If we now abort the outer transactions, the earlier changes will go away:

>>> transaction.abort()

>>> dm['bob-balance']
0.0

>>> dm['sally-balance']
0.0

Savepoint invalidation

A savepoint can be used any number of times:

>>> dm['bob-balance'] = 100.0
>>> dm['bob-balance']
100.0
>>> savepoint = transaction.savepoint()

>>> dm['bob-balance'] = 200.0
>>> dm['bob-balance']
200.0
>>> savepoint.rollback()
>>> dm['bob-balance']
100.0

>>> savepoint.rollback()  # redundant, but should be harmless
>>> dm['bob-balance']
100.0

>>> dm['bob-balance'] = 300.0
>>> dm['bob-balance']
300.0
>>> savepoint.rollback()
>>> dm['bob-balance']
100.0

However, using a savepoint invalidates any savepoints that come after it:

>>> dm['bob-balance'] = 200.0
>>> dm['bob-balance']
200.0
>>> savepoint1 = transaction.savepoint()

>>> dm['bob-balance'] = 300.0
>>> dm['bob-balance']
300.0
>>> savepoint2 = transaction.savepoint()

>>> savepoint.rollback()
>>> dm['bob-balance']
100.0

>>> savepoint2.rollback() 
Traceback (most recent call last):
...
InvalidSavepointRollbackError: invalidated by a later savepoint

>>> savepoint1.rollback() 
Traceback (most recent call last):
...
InvalidSavepointRollbackError: invalidated by a later savepoint

>>> transaction.abort()

Databases without savepoint support

Normally it’s an error to use savepoints with databases that don’t support savepoints:

>>> dm_no_sp = savepointsample.SampleDataManager()
>>> dm_no_sp['name'] = 'bob'
>>> transaction.commit()
>>> dm_no_sp['name'] = 'sally'
>>> transaction.savepoint() 
Traceback (most recent call last):
...
TypeError: ('Savepoints unsupported', {'name': 'bob'})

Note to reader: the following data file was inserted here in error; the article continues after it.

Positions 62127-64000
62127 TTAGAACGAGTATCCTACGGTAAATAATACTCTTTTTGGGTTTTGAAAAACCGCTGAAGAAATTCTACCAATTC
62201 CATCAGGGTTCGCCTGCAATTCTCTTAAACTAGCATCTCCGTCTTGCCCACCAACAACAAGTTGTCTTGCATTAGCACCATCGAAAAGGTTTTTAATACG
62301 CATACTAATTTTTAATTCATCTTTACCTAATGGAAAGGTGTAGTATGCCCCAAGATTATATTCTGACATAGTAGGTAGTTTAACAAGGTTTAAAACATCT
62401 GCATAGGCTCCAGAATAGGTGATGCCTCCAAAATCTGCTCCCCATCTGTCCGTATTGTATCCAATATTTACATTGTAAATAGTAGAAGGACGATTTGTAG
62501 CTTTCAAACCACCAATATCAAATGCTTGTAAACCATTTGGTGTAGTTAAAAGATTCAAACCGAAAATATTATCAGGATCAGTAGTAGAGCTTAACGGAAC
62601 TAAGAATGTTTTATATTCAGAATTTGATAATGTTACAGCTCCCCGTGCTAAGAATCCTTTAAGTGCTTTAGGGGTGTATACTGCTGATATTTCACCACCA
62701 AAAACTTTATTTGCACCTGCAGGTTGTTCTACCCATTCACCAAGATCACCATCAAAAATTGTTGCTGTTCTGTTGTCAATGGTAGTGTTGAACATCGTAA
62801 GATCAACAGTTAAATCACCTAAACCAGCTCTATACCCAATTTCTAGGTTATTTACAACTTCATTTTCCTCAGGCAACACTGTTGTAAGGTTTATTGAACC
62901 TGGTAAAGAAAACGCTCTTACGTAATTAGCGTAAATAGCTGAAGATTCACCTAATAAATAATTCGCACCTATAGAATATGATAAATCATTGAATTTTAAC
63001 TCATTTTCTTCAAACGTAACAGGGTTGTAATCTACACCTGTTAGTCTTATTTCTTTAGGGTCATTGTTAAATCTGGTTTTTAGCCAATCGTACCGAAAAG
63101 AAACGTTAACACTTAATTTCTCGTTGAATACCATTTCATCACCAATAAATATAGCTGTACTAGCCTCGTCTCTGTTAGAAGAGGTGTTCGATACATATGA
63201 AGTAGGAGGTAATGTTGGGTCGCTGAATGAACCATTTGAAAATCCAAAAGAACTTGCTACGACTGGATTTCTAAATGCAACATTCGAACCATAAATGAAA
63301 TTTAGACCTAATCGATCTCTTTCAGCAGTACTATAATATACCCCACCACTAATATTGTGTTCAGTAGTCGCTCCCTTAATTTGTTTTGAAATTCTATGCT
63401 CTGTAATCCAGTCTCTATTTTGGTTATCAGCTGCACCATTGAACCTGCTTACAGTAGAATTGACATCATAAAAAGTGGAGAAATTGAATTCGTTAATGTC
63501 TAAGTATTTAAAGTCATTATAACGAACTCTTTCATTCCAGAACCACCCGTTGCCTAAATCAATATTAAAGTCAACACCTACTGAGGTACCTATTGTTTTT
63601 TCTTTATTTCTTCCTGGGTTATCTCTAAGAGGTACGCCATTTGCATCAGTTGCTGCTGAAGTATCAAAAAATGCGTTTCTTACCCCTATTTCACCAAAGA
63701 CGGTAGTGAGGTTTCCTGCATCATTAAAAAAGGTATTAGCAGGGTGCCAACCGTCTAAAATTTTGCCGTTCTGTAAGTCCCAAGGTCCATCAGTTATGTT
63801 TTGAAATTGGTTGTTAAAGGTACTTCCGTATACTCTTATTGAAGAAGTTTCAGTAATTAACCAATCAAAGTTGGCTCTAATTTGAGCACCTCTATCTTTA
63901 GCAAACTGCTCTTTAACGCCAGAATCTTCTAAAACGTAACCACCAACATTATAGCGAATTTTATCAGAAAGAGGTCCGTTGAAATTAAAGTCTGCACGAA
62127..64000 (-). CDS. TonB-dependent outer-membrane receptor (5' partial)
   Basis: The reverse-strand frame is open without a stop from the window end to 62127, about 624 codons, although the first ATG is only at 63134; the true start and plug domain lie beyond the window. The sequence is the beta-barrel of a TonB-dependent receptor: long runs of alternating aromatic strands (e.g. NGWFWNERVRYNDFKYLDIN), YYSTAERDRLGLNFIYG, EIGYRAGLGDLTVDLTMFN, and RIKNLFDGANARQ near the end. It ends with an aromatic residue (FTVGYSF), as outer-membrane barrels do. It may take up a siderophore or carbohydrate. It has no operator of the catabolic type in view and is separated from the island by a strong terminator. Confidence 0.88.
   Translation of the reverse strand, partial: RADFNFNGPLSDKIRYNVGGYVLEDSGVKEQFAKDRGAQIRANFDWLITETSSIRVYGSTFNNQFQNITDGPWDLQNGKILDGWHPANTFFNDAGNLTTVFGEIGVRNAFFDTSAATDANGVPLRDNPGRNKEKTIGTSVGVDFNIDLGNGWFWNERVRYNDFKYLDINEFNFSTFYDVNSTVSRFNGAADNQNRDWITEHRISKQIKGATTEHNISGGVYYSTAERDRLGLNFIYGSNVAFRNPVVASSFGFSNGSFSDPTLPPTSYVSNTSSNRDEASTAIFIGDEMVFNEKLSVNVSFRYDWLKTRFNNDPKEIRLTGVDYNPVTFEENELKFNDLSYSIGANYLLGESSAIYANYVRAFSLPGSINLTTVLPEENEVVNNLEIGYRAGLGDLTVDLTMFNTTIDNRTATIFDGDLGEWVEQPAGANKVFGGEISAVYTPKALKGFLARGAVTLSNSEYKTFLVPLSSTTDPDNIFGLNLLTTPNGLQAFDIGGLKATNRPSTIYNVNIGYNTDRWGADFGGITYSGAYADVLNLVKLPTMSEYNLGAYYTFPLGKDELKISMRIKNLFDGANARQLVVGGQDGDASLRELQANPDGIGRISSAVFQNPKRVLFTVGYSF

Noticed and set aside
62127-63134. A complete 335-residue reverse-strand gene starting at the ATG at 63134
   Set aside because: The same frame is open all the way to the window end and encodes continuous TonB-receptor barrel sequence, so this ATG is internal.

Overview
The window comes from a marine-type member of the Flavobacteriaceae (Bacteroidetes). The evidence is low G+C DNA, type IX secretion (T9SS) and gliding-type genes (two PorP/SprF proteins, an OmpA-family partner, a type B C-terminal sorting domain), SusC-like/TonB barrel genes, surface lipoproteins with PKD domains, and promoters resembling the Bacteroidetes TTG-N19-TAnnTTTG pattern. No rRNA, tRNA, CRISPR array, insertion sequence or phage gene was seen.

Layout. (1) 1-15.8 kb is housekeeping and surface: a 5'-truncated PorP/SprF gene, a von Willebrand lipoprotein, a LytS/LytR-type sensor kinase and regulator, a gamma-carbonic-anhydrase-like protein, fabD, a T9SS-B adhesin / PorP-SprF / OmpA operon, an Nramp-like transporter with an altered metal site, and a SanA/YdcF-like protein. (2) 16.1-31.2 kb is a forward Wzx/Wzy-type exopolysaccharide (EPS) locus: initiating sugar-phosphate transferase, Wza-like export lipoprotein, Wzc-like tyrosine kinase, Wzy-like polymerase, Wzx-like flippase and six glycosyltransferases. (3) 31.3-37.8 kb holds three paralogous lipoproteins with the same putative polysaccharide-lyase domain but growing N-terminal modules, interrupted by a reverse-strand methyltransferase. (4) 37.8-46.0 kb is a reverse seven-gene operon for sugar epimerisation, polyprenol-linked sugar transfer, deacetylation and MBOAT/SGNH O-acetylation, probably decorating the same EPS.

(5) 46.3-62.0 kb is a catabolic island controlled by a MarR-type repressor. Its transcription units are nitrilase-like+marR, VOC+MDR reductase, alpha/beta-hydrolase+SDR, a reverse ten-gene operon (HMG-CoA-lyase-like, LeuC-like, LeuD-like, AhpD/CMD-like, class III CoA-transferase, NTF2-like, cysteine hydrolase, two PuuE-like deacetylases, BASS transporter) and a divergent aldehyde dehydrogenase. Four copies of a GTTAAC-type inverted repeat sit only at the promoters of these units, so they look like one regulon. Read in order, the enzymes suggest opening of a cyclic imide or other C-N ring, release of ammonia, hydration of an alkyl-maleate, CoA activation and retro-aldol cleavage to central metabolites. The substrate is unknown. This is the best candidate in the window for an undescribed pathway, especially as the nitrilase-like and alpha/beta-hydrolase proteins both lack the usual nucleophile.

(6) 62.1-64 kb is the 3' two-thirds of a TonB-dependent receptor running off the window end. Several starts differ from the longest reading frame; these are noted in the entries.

>>> transaction.abort()

However, a flag can be passed to the transaction savepoint method to indicate that databases without savepoint support should be tolerated until a savepoint is rolled back. This allows transactions to proceed if there are no reasons to roll back:

>>> dm_no_sp['name'] = 'sally'
>>> savepoint = transaction.savepoint(1)
>>> dm_no_sp['name'] = 'sue'
>>> transaction.commit()
>>> dm_no_sp['name']
'sue'

>>> dm_no_sp['name'] = 'sam'
>>> savepoint = transaction.savepoint(1)
>>> savepoint.rollback() 
Traceback (most recent call last):
...
TypeError: ('Savepoints unsupported', {'name': 'sam'})

Failures

If a failure occurs when creating or rolling back a savepoint, the transaction state will be uncertain and the transaction will become uncommitable. From that point on, most transaction operations, including commit, will fail until the transaction is aborted.

In the previous example, we got an error when we tried to rollback the savepoint. If we try to commit the transaction, the commit will fail:

>>> transaction.commit() 
Traceback (most recent call last):
...
TransactionFailedError: An operation previously failed, with traceback:
...
TypeError: ('Savepoints unsupported', {'name': 'sam'})

We have to abort it to make any progress:

>>> transaction.abort()

Similarly, in our earlier example, where we tried to take a savepoint with a data manager that didn’t support savepoints:

>>> dm_no_sp['name'] = 'sally'
>>> dm['name'] = 'sally'
>>> savepoint = transaction.savepoint() 
Traceback (most recent call last):
...
TypeError: ('Savepoints unsupported', {'name': 'sue'})

>>> transaction.commit() 
Traceback (most recent call last):
...
TransactionFailedError: An operation previously failed, with traceback:
...
TypeError: ('Savepoints unsupported', {'name': 'sue'})


>>> transaction.abort()

After clearing the transaction with an abort, we can get on with new transactions:

>>> dm_no_sp['name'] = 'sally'
>>> dm['name'] = 'sally'
>>> transaction.commit()
>>> dm_no_sp['name']
'sally'
>>> dm['name']
'sally'